Bio-sensing technologies in aquaculture: how remote monitoring can bring us closer to our farm animals

Brijs, J, Føre, M, Gräns, A, Clark, Timothy D, Axelsson, M and Johansen, JL 2021, Bio-sensing technologies in aquaculture: how remote monitoring can bring us closer to our farm animals, Philosophical transactions of the Royal Society of London B: biological sciences, vol. 376, no. 1830, pp. 1-10, doi: 10.1098/rstb.2020.0218.

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Title Bio-sensing technologies in aquaculture: how remote monitoring can bring us closer to our farm animals
Author(s) Brijs, J
Føre, M
Gräns, A
Clark, Timothy DORCID iD for Clark, Timothy D orcid.org/0000-0001-8738-3347
Axelsson, M
Johansen, JL
Journal name Philosophical transactions of the Royal Society of London B: biological sciences
Volume number 376
Issue number 1830
Article ID 20200218
Start page 1
End page 10
Total pages 10
Publisher Royal Society Publishing
Place of publication London, Eng.
Publication date 2021-08-02
ISSN 0962-8436
1471-2970
Keyword(s) bio-logging
Biology
climate change
Life Sciences & Biomedicine
precision fish farming
Science & Technology
smart-farming
stress
telemetry
TROUT ONCORHYNCHUS-MYKISS
SALMO-SALAR L.
RAINBOW-TROUT
HEART-RATE
METABOLIC-RATES
FISH WELFARE
BLOOD-FLOW
LOGGERS
RESPONSES
Summary Farmed aquatic animals represent an increasingly important source of food for a growing human population. However, the aquaculture industry faces several challenges with regard to producing a profitable, ethical and environmentally sustainable product, which are exacerbated by the ongoing intensification of operations and increasingly extreme and unpredictable climate conditions. Fortunately, bio-sensors capable of measuring a range of environmental, behavioural and physiological variables (e.g. temperature, dissolved gases, depth, acceleration, ventilation, heart rate, blood flow, glucose and l-lactic acid) represent exciting and innovative tools for assessing the health and welfare of farmed animals in aquaculture. Here, we illustrate how these state-of-the-art technologies can provide unique insights into variables pertaining to the inner workings of the animal to elucidate animal–environment interactions throughout the production cycle, as well as to provide insights on how farmed animals perceive and respond to environmental and anthropogenic perturbations. Using examples based on current challenges (i.e. sub-optimal feeding strategies, sub-optimal animal welfare and environmental changes), we discuss how bio-sensors can contribute towards optimizing the growth, health and welfare of farmed animals under dynamically changing on-farm conditions. While bio-sensors currently represent tools that are primarily used for research, the continuing development and refinement of these technologies may eventually allow farmers to use real-time environmental and physiological data from their stock as ‘early warning systems' and/or for refining day-to-day operations to ethically and sustainably optimize production. This article is part of the theme issue ‘Measuring physiology in free-living animals (Part I)’.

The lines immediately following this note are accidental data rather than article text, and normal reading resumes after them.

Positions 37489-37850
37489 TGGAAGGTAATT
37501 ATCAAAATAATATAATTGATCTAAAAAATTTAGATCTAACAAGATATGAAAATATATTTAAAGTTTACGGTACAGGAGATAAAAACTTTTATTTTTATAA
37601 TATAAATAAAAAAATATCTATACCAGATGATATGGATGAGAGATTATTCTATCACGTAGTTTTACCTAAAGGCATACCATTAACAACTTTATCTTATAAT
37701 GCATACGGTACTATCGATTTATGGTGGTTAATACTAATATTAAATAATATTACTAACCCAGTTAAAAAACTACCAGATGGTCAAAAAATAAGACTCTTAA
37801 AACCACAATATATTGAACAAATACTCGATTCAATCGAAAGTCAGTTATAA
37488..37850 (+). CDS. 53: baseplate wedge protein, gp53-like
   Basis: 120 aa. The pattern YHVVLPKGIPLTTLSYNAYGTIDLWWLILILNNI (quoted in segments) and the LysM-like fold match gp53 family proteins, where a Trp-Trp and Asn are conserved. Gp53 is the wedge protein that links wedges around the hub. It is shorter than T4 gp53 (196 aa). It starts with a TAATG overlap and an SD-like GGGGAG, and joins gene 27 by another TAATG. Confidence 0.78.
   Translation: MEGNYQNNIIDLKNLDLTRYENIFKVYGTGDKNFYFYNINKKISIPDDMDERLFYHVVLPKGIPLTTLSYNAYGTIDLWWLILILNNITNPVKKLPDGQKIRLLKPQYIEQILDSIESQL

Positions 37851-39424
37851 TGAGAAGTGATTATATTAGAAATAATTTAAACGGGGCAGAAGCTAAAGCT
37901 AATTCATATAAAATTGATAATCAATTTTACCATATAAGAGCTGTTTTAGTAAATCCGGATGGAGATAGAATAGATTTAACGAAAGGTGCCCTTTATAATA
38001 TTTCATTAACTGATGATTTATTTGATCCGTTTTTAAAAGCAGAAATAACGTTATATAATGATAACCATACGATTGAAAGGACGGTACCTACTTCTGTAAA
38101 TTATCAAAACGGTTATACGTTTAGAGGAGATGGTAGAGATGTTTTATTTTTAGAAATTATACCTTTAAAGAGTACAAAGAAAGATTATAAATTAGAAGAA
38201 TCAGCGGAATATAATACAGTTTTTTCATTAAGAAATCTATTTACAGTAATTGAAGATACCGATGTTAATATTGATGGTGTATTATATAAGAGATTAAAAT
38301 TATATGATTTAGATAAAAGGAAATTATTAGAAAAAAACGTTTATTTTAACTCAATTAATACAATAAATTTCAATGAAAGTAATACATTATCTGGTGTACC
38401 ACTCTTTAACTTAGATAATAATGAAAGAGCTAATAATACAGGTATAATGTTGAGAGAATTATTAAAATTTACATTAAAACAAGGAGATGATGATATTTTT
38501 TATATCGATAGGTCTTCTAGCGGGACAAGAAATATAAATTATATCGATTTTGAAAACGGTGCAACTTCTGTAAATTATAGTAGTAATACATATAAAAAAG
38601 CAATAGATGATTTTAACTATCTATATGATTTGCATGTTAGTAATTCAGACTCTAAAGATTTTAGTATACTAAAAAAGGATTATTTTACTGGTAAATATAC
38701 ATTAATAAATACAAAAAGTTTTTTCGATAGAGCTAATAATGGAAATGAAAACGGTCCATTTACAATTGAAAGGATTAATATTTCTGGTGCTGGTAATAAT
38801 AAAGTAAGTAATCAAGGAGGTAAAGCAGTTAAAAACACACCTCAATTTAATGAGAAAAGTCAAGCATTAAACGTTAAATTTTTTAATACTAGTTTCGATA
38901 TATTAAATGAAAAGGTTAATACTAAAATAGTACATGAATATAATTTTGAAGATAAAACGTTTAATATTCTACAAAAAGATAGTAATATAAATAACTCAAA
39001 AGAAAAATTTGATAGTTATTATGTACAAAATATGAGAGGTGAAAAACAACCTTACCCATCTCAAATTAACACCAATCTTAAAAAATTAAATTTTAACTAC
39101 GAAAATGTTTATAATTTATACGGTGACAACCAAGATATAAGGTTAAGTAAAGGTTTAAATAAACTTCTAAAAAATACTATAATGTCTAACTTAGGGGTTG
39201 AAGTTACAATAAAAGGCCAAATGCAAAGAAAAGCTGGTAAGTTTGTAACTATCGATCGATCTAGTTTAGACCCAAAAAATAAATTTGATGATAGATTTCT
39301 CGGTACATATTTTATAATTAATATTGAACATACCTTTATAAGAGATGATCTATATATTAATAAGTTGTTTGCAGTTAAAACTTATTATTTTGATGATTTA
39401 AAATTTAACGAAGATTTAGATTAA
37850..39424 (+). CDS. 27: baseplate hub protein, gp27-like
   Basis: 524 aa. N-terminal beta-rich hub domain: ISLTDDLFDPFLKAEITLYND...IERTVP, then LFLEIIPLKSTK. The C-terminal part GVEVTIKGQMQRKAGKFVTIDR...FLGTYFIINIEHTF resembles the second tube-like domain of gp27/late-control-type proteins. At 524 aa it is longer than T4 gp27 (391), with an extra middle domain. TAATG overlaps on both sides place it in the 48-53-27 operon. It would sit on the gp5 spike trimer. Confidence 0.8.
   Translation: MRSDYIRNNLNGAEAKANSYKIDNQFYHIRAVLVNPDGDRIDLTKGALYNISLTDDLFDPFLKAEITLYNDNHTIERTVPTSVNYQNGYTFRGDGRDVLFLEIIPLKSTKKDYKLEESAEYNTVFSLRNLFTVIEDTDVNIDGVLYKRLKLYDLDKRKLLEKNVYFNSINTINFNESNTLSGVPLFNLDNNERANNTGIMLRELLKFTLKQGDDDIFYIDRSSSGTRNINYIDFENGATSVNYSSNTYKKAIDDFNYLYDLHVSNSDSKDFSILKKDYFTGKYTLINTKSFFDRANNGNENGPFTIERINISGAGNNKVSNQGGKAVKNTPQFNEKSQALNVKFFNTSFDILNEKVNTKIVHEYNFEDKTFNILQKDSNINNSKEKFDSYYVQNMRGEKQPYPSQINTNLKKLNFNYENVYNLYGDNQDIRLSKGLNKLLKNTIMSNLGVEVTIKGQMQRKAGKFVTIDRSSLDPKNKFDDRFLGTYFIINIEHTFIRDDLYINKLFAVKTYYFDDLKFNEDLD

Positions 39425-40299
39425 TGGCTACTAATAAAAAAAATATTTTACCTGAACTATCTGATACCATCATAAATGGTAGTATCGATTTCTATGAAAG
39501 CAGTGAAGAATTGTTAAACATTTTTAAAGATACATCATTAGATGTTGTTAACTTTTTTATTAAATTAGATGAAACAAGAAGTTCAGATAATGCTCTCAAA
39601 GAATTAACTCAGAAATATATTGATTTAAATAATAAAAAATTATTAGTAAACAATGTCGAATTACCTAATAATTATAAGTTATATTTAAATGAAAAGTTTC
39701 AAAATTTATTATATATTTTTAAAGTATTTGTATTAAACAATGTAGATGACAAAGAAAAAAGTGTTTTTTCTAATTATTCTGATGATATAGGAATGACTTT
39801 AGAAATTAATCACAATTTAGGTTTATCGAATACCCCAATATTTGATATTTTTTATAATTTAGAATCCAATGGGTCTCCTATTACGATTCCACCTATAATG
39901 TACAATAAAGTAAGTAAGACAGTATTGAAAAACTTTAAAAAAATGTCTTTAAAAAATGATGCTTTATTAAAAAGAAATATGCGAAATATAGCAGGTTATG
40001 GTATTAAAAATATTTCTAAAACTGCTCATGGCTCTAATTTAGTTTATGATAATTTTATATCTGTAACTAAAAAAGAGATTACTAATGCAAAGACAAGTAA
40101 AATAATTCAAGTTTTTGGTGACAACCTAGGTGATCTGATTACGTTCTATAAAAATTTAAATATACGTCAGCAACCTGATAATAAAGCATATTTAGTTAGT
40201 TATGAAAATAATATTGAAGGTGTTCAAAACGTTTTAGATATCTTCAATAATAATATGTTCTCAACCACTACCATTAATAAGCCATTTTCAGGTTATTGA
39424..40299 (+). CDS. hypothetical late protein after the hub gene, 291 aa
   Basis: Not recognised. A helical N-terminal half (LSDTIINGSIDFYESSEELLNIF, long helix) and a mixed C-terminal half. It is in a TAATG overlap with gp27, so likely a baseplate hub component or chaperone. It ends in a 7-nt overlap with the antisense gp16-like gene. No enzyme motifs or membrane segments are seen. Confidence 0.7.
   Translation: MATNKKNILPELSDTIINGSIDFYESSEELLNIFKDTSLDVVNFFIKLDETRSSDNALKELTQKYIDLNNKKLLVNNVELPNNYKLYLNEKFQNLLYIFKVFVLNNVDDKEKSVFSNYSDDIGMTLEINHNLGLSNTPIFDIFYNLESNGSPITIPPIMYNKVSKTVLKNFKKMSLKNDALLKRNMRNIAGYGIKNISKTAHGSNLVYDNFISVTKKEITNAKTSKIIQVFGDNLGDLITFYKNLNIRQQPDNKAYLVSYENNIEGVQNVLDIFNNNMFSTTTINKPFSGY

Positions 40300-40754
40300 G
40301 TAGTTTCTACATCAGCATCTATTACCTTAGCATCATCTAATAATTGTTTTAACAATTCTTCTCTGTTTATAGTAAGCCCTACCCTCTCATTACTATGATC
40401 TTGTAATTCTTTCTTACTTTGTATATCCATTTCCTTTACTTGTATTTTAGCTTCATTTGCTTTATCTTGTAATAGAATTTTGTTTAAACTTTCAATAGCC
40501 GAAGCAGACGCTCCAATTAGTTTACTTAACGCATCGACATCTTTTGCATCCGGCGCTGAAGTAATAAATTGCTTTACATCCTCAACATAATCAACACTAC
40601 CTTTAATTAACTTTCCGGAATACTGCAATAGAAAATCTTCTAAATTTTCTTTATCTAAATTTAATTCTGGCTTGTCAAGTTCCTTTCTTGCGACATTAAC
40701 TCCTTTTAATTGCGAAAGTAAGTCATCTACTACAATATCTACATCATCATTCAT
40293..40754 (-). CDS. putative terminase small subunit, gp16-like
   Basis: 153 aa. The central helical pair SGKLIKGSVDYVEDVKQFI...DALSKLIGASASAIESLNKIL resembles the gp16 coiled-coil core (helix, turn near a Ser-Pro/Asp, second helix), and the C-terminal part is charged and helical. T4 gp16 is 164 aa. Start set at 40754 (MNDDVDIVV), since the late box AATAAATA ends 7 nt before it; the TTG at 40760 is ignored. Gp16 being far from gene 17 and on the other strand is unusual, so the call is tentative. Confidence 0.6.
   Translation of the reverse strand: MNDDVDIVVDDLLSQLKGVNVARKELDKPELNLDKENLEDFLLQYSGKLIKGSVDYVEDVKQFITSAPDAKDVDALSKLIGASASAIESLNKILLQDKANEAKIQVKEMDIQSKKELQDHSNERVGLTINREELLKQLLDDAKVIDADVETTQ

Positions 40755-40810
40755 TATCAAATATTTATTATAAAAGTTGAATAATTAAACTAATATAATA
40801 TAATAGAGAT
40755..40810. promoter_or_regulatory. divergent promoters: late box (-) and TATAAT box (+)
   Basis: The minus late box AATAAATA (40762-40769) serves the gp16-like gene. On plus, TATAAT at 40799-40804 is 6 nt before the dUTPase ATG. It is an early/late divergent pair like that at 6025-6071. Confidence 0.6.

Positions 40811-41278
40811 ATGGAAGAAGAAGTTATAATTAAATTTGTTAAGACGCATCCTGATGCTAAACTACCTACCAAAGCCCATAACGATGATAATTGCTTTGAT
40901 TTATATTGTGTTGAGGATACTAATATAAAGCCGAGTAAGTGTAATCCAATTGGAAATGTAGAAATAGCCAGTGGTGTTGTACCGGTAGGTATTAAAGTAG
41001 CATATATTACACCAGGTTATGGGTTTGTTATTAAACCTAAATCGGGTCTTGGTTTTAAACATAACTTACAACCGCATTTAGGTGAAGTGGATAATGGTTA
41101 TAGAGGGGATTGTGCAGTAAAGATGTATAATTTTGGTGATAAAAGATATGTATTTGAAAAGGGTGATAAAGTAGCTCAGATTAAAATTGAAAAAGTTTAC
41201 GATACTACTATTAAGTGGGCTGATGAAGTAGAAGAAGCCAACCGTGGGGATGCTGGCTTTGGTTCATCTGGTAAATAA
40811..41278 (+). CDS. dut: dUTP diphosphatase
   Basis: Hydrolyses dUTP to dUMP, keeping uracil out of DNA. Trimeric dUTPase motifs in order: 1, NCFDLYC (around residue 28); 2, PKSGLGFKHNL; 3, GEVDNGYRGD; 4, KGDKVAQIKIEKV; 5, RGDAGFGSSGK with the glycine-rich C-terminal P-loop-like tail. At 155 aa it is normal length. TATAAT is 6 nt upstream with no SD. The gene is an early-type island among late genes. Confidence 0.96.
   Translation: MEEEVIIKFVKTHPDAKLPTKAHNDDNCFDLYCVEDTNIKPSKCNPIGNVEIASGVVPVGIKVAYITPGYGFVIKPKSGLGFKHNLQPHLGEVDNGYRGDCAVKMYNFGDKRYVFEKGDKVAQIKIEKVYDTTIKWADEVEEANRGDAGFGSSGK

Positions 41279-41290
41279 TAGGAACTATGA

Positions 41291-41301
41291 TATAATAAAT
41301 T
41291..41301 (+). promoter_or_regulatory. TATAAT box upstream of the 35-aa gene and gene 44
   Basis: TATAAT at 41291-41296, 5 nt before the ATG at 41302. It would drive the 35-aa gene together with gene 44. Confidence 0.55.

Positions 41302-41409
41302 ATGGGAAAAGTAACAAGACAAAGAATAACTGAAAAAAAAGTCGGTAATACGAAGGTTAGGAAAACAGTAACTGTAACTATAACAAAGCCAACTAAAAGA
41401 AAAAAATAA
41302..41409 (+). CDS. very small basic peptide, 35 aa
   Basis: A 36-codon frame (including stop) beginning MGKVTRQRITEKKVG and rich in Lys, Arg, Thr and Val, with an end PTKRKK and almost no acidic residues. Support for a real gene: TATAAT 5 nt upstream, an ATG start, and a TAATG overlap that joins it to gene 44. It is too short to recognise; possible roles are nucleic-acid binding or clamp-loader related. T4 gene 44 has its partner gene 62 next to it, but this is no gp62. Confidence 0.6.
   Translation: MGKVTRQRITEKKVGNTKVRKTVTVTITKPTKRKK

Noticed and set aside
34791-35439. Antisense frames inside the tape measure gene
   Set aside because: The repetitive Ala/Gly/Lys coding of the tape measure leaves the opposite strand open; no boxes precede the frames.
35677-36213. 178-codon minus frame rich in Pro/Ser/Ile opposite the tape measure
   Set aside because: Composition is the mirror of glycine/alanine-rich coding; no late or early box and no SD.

Language eng
DOI 10.1098/rstb.2020.0218
Indigenous content off
Field of Research 06 Biological Sciences
11 Medical and Health Sciences
HERDC Research category C1 Refereed article in a scholarly journal
ERA Research output type C Journal article
Persistent URL http://hdl.handle.net/10536/DRO/DU:30152903

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